If you work the metal “off-dolly”, (that is, the dolly is under the low spot and you only hit the high spots with the hammer), this stretching effect is minimized, because the low spot is pushed up, in effect shrinking the trapped metal somewhat by forcing it together as it’s rearranged.

The die i’m using (clamped in a vise) is actually one of the ends from this hammer kit. I don’t find this hammer all that useful, but the ends are pretty good for this use.

I ground the sharp edges off the hammer end (you never want a sharp edge on a hammer- one false move and it will dig into the metal and leave a mark) and clamped it in the vise. I then mounted a cheap laser pointer to my ceiling above the vise and wired in a remote switch so that i can easily turn it on and off. (ideally, i’d have this hooked to a foot pedal, but i didn’t have one to use, so for now it’s just a microswitch i can nudge with a hand or knee.)

To allow for adjustment, I screwed a piece of metal to my ceiling, and mounted the laser pointer to a magnet. This works really well, actually.

laser above vise
align the laser
highlight the low spot
slap it lightly
mostly gone

So, to raise small low areas in the panel, i point the laser at the center of the crown of the dolly, then put the panel in place and line up the laser dot with the low spot. Then when i hit the panel with a hammer or slapper, i know that it’s centered on the low spot, so that’s what will be planished out.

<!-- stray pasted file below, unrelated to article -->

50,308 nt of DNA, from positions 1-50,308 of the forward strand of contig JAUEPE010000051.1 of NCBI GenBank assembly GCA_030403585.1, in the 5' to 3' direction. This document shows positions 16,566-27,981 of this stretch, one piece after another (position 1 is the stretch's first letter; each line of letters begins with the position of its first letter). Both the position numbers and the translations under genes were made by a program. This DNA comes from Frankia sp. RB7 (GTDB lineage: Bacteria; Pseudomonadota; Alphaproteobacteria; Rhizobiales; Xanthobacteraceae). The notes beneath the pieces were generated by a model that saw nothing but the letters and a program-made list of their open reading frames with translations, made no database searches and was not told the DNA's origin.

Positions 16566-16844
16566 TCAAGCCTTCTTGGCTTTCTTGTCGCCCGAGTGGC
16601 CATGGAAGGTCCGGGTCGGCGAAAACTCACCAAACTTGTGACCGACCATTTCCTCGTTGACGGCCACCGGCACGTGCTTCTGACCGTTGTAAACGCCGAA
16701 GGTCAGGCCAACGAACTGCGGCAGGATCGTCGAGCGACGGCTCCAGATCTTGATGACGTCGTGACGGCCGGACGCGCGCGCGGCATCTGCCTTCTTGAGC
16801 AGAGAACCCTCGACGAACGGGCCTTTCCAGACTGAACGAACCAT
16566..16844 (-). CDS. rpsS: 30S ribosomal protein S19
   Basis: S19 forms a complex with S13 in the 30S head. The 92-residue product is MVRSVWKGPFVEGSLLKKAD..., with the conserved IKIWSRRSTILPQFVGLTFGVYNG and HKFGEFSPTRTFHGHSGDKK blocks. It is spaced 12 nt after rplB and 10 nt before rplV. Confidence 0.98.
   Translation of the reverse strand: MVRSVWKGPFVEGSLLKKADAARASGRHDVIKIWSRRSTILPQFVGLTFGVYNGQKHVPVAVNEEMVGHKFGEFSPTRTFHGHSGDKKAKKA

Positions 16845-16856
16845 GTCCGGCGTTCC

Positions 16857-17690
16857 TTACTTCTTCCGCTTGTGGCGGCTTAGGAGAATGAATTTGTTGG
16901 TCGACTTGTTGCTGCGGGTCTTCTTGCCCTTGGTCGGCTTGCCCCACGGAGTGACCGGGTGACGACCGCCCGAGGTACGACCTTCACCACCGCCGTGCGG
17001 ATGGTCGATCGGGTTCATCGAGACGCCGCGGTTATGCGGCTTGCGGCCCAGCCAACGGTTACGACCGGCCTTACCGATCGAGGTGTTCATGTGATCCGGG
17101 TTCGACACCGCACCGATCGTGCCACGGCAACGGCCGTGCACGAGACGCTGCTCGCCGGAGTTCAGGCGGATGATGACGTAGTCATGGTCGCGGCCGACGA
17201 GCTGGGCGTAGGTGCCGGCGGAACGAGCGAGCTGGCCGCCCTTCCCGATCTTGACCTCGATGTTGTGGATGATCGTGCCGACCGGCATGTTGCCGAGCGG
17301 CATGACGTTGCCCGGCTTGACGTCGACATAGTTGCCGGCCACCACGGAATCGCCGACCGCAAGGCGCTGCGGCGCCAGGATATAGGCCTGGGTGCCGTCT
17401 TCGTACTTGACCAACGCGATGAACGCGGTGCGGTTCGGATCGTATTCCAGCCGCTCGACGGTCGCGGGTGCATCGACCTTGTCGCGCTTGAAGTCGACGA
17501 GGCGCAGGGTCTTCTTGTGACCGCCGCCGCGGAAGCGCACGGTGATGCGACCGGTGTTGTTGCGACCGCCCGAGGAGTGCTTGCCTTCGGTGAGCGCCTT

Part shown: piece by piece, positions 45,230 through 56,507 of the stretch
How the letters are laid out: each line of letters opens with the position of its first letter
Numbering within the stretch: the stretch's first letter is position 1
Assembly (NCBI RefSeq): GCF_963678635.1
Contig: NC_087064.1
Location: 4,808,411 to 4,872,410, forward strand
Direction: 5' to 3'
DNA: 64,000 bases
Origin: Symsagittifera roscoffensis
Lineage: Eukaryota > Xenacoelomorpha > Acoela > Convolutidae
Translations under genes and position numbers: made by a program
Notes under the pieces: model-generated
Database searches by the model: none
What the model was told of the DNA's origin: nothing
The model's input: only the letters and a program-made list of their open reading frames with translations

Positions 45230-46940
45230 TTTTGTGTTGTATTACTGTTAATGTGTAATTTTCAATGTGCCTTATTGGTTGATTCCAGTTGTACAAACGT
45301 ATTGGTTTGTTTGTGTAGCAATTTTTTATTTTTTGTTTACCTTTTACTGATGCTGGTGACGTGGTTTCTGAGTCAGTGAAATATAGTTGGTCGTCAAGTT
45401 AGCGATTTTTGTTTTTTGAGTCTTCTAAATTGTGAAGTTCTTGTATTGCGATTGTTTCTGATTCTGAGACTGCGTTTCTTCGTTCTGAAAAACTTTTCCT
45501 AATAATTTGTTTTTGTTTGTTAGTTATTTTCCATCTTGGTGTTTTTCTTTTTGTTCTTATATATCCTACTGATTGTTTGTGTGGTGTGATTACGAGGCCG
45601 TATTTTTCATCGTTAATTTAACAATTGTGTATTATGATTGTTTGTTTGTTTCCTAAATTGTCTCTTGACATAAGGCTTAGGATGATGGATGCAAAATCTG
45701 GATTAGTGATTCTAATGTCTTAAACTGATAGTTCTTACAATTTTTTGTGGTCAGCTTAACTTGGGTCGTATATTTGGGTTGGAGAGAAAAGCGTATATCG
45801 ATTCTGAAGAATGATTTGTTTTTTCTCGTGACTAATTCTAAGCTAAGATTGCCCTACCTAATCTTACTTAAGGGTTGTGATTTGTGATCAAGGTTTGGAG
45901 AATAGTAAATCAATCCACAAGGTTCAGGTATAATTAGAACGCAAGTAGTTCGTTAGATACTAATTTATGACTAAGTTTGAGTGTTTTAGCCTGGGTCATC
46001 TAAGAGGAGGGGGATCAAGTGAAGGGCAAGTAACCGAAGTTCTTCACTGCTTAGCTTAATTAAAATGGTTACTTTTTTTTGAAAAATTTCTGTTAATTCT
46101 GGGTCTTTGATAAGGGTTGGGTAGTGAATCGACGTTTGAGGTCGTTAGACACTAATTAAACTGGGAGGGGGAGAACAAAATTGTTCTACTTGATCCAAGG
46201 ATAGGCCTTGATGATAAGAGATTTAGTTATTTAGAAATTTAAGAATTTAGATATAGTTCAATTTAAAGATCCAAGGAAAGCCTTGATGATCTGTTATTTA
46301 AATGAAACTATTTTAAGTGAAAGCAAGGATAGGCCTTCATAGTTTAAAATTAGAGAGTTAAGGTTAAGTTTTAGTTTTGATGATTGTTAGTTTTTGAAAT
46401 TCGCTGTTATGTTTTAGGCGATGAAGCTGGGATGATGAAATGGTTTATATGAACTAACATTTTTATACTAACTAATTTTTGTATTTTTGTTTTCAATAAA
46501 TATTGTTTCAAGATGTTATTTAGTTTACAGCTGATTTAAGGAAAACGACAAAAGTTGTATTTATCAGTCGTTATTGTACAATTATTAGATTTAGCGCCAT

If I hit too hard, it stretches the metal a bit, making a larger high spot in place of the small low spot. This is in fact what happened, but it’s not a problem to fix.

Once I’ve raised most of the low spots, i then reapply the sharpie and sand to get a look at things. As you can see, the low spots are reduced, but there’s one big high area now.

To shrink this stretched metal down and lower this high area, I use the shrinking disc. This selectively heats up the high spots. When it’s cooled off back to room temperature (you can use water or compressed air to speed this cooling), the metal shrinks slightly beyond its initial shape.

Here’s the result of that:

As you can see, it’s starting to level out now. There are some low spots remaining near the edges of the panel.

Basically, by repeating the steps above over and over, i can refine the surface until all the dents are essentially gone. There are still going to be some rust pits and scrapes on the surface which I can’t eliminate, but those can always be filled later if I do decide to use this panel.

For more information on the techniques I am using, see metalmeet.com, and in particular this tutorial.